On January 2, The Wall Street Journal‘s Web site posted a story with the headline: “Green Beans Comes Marching Home.”

It happened to be an article about Green Beans Coffee, a company serving overseas U.S. military bases, opening its first cafe in the United States.

Let’s say you were interested in the subject but didn’t know the Journal had written an article on it. You might type into a search engine some combination of keywords like “Green Beans,” “coffee,” “U.S. military,” “bases” and “soldiers.”

Various combinations failed to return a link to the article in the first page of results on Google. Using all of the keywords and terms separated like that did find the article, but not on The Wall Street Journal site. Instead, it was on a blog site that had reposted the article word for word.

Newspapers need all the traffic search engines can bring, and they can bring a lot — a lot. But most newspapers still write headlines for the Web like they are writing for print.  I’ll admit that’s a very clever headline, but it didn’t work on the Web.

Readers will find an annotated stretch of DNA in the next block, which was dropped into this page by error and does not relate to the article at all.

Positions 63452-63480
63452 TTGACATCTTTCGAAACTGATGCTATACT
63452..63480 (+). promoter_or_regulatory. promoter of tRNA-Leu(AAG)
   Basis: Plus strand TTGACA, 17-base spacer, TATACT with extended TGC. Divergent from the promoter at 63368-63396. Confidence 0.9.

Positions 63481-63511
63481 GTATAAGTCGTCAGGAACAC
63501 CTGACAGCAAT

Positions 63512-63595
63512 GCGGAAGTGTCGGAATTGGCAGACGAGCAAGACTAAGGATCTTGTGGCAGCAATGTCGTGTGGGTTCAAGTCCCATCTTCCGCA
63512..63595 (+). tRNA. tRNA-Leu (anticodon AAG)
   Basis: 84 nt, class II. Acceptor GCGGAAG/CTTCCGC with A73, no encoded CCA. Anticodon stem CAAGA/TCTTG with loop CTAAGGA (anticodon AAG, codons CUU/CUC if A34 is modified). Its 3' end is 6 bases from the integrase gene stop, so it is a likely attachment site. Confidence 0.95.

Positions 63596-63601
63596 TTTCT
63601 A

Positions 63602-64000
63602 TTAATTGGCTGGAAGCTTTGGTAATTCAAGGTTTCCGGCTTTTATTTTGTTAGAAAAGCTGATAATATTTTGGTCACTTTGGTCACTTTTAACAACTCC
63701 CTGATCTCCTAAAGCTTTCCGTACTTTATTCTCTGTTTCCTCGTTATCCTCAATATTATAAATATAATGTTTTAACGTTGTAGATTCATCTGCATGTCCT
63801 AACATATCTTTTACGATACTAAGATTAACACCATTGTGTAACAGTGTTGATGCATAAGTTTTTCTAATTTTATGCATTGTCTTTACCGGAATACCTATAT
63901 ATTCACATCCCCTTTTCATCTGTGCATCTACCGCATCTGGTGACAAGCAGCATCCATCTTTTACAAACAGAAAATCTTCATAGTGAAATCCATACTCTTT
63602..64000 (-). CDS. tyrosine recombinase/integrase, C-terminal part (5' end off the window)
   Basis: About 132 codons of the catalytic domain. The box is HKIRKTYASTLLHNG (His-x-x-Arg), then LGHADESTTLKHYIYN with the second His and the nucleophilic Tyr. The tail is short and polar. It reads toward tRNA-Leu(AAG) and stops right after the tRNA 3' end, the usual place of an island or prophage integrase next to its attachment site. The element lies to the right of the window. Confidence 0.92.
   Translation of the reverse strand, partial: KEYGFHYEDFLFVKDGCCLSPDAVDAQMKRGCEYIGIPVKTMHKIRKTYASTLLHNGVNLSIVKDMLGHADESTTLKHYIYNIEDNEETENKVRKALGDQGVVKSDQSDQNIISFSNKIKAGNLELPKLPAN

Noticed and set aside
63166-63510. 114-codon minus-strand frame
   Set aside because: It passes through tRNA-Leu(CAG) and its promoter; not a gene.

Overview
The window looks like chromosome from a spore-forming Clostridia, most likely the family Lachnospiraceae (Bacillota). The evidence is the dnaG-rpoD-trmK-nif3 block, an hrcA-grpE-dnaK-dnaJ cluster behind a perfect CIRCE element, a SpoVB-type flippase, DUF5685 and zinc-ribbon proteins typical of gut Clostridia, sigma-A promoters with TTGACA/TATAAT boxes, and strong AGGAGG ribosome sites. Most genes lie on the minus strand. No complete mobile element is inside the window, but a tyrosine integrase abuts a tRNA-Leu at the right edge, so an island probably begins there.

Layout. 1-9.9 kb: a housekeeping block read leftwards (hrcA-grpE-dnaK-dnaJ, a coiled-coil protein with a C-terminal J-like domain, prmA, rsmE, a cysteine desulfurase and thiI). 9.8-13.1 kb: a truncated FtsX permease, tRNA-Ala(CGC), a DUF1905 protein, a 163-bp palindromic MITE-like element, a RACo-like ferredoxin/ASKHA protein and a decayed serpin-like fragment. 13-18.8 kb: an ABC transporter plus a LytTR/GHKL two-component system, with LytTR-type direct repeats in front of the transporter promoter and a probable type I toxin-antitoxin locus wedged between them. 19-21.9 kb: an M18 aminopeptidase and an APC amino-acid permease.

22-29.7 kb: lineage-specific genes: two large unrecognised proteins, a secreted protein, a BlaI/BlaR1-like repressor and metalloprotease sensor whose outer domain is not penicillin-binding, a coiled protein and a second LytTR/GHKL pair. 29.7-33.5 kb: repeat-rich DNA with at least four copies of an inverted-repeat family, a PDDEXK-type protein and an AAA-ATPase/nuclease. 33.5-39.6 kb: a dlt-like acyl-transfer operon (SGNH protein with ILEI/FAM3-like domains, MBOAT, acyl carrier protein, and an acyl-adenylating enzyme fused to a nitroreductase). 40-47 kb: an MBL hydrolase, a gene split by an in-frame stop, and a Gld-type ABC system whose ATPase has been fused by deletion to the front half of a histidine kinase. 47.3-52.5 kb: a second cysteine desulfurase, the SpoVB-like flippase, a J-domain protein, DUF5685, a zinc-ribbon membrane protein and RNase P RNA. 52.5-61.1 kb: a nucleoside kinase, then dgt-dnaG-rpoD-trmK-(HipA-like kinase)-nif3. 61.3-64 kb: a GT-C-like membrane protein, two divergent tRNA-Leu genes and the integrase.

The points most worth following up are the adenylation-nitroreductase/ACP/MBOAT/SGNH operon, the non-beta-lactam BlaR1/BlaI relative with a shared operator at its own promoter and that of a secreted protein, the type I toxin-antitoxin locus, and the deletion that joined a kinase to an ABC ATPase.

And look what happened: a blog got the Journal’s traffic. Fitting. Here are suggestions for a better, SEO-juiced headline from that same article:

To rank high in the search engines, the Journal headline should have included the term “coffee,” “cafes” or even “Starbucks,” said Stephan Spencer, founder and president of SEO firm Netconcepts.

“For one thing, ‘green beans’ isn’t a terribly popular search term,” he said. “Secondly, a fraction of those searchers will be looking for the coffee supplier; most will be looking for recipes.” His suggested headline: “U.S. Military Coffee Supplier to take on Starbucks with Cafes Stateside.”

I know thats not the sexiest headline, but who cares? I know our readers don’t. Our readers are looking to be informed as quickly as possible.

Users don’t spend the same amount of time on our Web sites as they do with the print editions. Users are not looking to decipher what a headline like “Green Beans Comes Marching Home” means. And editors have to keep this in mind: the Web doesn’t have sub headlines to tell the real story.

Without a sub headline, those big, provocative, often informationally-challenged headlines don’t work. In fact, they fall very flat. The Web is a different beast.